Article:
According to Maritime New Zealand, the lead contractor on Christchurch's ocean outfall pipeline project has been convicted and fined $115,000 plus costs, after admitting a series of safety lapses on the project - two of the breaches occurring the same day as another accident killed two workers.
In the Christchurch District Court on Dec. 9, McConnell Dowell Constructors Ltd were sentenced after earlier admitting one charge under Section 68 of the Maritime Transport Act (MTA) 1994 and one charge under sections 50 and 6 of the Health and Safety in Employment Act (HSEA) 1992, resulting in fines of $10,000 and $50,000 respectively. The company was also ordered to pay court costs of $130 on each charge.
The charges were brought by Maritime New Zealand (MNZ) following an investigation into an incident involving the diving barge Flexifloat on 28 October 2008 – the same day that two pipeline workers on the project died in a separate but related accident. Project sub-contractor Heron Construction Ltd, will next week (December 14) face sentencing after pleading guilty to charges relating to that accident, in which Tony Utteridge and Jody Campbell died.
The Flexifloat incident occurred when the barge broke free of its tow vessel in rough weather with 11 workers on board, and began drifting towards the shoreline. The barge, which is restricted for use as diving platform and has no independent means of propulsion, was later towed into port by another vessel.
MNZ General Manager of Maritime Services, Sharyn Forsyth, said aggravating features of the offending included the company allowing workers on board the Flexifloat while under tow, in clear contravention of its own safety policy and in breach of maritime safety rules. Additionally, there was no emergency tow line on board the barge or the towing vessel, while those caught on board the barge were neither trained nor competent in operating its safety equipment. Nor was the barge certified under the Safe Ship Management system – a requirement of the MTA, similar to a vehicle warrant of fitness.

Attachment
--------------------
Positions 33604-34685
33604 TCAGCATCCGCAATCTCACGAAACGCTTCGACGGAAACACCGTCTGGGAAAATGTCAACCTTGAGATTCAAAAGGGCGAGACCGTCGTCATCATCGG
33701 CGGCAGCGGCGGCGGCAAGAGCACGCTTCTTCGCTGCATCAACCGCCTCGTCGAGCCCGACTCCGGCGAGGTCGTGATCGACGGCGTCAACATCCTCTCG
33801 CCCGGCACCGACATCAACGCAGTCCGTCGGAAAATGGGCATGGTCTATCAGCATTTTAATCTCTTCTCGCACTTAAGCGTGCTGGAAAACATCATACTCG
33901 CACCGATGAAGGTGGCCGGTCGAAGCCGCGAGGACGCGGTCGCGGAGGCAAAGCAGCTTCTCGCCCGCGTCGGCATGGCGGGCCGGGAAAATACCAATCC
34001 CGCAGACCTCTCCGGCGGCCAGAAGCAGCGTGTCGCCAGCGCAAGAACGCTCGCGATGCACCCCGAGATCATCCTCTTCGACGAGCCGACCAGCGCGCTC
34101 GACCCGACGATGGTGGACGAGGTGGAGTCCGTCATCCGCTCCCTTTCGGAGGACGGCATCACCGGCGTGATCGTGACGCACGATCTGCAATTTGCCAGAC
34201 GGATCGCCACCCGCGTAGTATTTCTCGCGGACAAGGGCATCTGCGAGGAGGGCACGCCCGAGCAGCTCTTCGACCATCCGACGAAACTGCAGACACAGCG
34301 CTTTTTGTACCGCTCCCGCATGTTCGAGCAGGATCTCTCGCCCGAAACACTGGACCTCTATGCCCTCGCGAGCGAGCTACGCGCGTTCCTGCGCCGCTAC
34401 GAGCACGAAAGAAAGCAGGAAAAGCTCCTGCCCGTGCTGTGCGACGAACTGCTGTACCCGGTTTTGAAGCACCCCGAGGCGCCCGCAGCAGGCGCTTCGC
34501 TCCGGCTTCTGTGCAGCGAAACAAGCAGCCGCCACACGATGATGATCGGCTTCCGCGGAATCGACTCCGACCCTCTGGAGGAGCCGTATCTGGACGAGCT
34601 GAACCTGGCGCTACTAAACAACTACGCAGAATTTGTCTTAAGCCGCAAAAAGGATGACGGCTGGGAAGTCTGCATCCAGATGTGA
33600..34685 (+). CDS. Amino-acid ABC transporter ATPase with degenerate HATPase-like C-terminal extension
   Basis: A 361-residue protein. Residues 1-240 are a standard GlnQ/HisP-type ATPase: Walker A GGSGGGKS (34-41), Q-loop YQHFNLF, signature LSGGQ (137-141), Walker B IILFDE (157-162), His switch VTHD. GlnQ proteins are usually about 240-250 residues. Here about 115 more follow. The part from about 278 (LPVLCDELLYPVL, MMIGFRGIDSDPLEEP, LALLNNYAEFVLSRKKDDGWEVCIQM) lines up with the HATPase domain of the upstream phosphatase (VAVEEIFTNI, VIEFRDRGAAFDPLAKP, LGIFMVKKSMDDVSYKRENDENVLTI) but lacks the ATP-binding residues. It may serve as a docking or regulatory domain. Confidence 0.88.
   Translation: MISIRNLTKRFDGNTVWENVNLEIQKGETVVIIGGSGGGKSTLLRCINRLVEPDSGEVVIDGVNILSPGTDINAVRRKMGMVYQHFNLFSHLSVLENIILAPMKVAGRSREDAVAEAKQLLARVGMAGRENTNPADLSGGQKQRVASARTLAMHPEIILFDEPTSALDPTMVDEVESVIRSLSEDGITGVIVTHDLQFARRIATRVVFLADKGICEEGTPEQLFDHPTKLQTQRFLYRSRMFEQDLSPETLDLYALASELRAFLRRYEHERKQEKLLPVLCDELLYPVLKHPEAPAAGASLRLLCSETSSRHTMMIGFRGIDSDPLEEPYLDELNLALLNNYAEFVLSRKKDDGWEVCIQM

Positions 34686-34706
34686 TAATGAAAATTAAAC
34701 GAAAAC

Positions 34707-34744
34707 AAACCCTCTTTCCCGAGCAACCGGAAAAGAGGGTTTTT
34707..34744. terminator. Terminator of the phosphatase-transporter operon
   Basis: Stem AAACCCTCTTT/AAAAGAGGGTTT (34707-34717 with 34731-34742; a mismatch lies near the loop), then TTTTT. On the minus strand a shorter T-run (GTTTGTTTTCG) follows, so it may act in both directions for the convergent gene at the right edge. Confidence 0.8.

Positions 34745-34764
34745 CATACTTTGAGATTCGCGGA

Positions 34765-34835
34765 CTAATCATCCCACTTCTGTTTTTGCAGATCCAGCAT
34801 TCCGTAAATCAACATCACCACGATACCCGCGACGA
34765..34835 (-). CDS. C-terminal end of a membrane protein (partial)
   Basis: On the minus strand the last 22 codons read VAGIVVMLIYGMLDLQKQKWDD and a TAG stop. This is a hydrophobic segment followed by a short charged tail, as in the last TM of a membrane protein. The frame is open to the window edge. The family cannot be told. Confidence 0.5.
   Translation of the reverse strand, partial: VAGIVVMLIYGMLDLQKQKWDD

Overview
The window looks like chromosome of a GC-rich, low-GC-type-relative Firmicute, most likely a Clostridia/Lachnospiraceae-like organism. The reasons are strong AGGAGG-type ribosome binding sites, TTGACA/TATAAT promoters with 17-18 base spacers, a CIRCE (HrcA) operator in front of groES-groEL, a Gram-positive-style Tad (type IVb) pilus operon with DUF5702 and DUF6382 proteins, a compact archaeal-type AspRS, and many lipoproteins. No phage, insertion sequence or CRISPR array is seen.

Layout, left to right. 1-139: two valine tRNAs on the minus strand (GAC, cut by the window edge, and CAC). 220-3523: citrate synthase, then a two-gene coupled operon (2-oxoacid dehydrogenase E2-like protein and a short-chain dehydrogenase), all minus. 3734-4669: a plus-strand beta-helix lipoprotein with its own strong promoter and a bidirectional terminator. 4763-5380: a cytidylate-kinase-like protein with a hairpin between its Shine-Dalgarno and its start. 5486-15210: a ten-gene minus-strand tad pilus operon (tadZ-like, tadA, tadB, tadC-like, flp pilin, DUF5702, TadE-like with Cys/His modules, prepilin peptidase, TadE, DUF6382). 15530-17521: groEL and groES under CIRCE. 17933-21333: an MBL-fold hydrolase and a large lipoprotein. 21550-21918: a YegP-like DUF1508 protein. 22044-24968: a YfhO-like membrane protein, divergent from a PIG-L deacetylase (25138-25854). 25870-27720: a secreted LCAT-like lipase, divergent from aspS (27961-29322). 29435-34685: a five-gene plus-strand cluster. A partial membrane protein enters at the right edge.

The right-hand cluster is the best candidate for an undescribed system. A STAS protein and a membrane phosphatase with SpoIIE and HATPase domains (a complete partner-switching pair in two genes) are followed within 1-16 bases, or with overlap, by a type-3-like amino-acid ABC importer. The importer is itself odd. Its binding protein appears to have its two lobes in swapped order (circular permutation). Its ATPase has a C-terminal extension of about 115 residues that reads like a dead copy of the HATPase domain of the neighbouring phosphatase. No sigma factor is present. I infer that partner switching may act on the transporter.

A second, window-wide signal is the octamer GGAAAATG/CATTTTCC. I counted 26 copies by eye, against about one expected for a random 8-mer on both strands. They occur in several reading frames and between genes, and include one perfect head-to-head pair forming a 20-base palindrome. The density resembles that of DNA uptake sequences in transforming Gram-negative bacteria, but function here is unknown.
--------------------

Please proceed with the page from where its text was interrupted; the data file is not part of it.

"Of real concern to MNZ was the fact that despite McConnell Dowell being a well-resourced global company that holds itself up a specialist in these types of construction projects, and which claims to have a strong focus on safety, these two incidents show that it clearly does not," Forsyth said.
The company was also sentenced and fined $27,500 after admitting one further charge under sections 50 and 6 of the HSEA, and fined another $27,500 for admitting a section 65 MTA charge of "operating a vessel in a manner causing unnecessary danger or risk, after an MNZ investigation into a second incident on 30 January 2009 revealed workers had again been on board the Flexifloat while under tow.
Forsyth said this was again directly in breach of its own safe operating procedures and specific conditions imposed by MNZ following the 28 October incident. It was ordered to pay court costs of $130 on each charge.
"While the original breaches of maritime rules and employee health and safety standards by the company were bad enough – this was aggravated even further in second round of offending, in which the company’s own safety procedures and specific safety conditions imposed by MNZ to protect workers from further harm were once again clearly ignored. In both cases, these safety failings could have easily led to further potential tragedy on this project."
Forsyth said MNZ would continue to closely monitor maritime operations on the project, which involved regular reports and ongoing safety audits of the operators involved. MNZ would not hesitate to take further action to ensure safety standards were appropriately maintained.